Let Battle Commence – Friday Fictioneers

Friday Fictioneers is hosted by the wonderful Rochelle, the undisputed master of what I call Sound Bite Fiction.
She sets the weekly challenge, and the standard.
This week’s photo by The Reclining Gentleman is a peaceful shot of a lovely flower.
My tale features less tranquil happenings.
The idea, as always, is to write a story of around 100 words based on the picture, below.

© The Reclining Gentleman

© The Reclining Gentleman

Let Battle Commence

They study the enemy across the level sward.
They are trying to spot the danger, to prepare themselves for the inevitable strike.
The invaders are from a country with ten times their numbers.
They are powerful and threatening.
They have not come to offer friendship.
They plan to crush us.
On the surrounding heights non-combatants shuffle their feet nervously.
Everyone is on edge, waiting for the first attack.
The silence is almost overwhelming.
Then the hairs rise on a hundred thousand arms.
The skirl of the bagpipes fills the air.
As one the voices are raised.
O Flower of Scotland

About ceayr

A Scot who has discovered Paradise in a small town he calls Medville on the Côte d'Azur, C.E. Ayr has spent a large part of his life in the West of Scotland and a large part elsewhere. His first job was selling programmes at his local football club and he has since tried 73 other career paths, the longest being in IT, with varying degrees of success. He is somewhat nomadic, fairly irresponsible and, according to his darling daughter, a bit random.
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59 Responses to Let Battle Commence – Friday Fictioneers

  1. rogershipp says:

    a great tale using the prompt!


  2. What a great take on the prompt.It stirred my heart.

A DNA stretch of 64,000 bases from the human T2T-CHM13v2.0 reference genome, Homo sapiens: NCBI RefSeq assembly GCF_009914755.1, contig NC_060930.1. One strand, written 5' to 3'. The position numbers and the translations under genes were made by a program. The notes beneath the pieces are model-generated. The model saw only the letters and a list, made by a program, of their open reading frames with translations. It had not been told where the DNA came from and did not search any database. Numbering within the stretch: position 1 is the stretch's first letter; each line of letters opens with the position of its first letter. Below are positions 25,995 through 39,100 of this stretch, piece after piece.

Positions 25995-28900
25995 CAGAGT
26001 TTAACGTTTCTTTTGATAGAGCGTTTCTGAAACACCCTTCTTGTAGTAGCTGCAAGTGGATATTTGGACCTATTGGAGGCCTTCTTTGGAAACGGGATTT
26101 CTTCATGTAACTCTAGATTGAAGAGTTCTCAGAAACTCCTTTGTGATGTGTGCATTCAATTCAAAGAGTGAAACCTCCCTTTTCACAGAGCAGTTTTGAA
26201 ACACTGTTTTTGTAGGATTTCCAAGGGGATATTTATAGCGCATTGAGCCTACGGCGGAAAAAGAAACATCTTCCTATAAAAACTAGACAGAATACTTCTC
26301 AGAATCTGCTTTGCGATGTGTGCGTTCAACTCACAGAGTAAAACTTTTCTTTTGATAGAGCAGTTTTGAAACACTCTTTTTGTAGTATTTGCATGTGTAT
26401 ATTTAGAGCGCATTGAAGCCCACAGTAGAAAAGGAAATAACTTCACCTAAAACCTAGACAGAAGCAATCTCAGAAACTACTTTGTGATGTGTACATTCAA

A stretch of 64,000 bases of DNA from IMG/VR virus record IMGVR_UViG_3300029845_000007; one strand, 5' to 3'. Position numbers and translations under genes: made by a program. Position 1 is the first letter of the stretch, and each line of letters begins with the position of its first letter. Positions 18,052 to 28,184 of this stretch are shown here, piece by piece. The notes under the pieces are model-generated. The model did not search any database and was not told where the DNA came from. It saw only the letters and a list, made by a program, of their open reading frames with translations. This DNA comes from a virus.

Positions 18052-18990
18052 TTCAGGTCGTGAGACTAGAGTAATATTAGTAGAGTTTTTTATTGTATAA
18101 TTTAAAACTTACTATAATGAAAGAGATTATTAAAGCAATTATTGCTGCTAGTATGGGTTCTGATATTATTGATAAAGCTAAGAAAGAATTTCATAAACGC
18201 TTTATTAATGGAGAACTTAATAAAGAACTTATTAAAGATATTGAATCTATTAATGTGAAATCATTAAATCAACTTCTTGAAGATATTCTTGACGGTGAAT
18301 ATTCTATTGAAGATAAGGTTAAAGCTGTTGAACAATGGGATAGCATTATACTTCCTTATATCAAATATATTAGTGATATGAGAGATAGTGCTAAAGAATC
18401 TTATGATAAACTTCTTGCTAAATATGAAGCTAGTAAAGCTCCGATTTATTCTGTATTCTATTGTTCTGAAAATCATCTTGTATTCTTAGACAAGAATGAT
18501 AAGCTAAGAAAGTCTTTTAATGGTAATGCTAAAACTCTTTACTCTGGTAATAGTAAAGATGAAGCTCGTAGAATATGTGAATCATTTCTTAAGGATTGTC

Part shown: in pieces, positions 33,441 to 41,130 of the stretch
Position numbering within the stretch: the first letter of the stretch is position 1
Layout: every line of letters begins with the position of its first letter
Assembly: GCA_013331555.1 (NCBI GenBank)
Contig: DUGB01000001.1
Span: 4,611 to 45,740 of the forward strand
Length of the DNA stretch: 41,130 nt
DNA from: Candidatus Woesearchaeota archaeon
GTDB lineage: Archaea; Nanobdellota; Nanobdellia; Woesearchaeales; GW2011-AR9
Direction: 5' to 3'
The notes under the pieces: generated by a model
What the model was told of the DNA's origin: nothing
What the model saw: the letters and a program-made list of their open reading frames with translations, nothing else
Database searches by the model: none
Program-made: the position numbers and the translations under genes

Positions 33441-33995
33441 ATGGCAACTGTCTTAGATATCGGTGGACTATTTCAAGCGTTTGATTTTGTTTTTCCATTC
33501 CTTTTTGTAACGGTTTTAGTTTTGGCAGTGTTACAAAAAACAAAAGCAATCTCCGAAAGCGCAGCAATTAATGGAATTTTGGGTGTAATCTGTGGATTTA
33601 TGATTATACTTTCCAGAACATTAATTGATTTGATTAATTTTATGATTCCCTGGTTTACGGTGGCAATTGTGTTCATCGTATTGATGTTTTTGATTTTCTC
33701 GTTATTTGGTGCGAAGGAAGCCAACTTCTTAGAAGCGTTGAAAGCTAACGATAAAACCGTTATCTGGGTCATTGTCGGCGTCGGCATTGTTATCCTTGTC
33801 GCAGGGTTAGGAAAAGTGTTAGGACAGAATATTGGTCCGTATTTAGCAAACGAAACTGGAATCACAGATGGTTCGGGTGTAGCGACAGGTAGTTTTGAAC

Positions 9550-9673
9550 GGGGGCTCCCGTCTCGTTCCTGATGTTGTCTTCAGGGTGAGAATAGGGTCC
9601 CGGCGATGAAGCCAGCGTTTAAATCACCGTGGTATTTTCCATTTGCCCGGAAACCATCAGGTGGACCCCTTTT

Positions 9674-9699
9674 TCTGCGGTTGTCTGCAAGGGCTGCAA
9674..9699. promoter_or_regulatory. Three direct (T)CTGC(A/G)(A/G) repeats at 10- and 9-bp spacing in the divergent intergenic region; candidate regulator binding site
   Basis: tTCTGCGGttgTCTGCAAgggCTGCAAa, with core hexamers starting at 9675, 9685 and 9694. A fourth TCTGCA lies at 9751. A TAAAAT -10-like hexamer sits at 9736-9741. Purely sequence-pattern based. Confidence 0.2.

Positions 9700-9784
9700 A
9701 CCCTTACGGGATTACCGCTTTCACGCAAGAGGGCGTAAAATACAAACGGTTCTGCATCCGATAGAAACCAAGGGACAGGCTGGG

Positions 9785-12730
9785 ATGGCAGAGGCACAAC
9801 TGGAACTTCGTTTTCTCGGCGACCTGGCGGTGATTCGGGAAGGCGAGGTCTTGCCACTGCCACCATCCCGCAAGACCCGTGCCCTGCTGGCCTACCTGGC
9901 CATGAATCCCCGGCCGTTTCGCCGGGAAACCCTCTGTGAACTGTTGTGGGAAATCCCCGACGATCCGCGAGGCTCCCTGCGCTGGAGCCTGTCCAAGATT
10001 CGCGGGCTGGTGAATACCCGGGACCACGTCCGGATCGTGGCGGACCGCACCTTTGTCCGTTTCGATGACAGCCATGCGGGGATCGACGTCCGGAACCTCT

3. Margaret says:

    Such tension as the two sides wait for battle – and the climactic skirl of bagpipes. And there’s a new flower for Scotland – that’s interesting.


  4. Margaret says:

    The bagpipes will do it – every time. What a climax to the tension of waiting for the action to start.


  5. Lori Carlson says:

    Oh I love this! All of the sights and sounds of an incoming battle… and the Scots🙂 delightful!


  6. mjlstories says:

    A sward and skirl…both educating and entertaining. (My ignorant spell checker wanted to change skirl into skirt).


  7. Such a powerful story and after reading the poem, it stands even stronger.


  8. jellico84 says:

    Reminds me of the old testament battles.


  9. rgayer55 says:

    I’m not educated in Scottish history, but this must be akin to a Moonshiner with Revenuers breathing down his neck.


  10. Great build-up of tension – the hairs on my arms rose with those of the hundred thousand in the story


  11. gahlearner says:

    This gives me goosebumps.


  12. liz young says:

    Excellent surprise ending, and setendipitous that I have just read about a competition for the prize if a Scottish writing retreat!


  13. ansumani says:

    National anthems and patriotic songs do raise hair on several occasions. Nicely done.


  14. I’m not sure exactly what it all means but I think Mel Gibson and I are on the same side in this one. “Then the hairs rise on a hundred thousand arms” and it seems almost anything might happen next.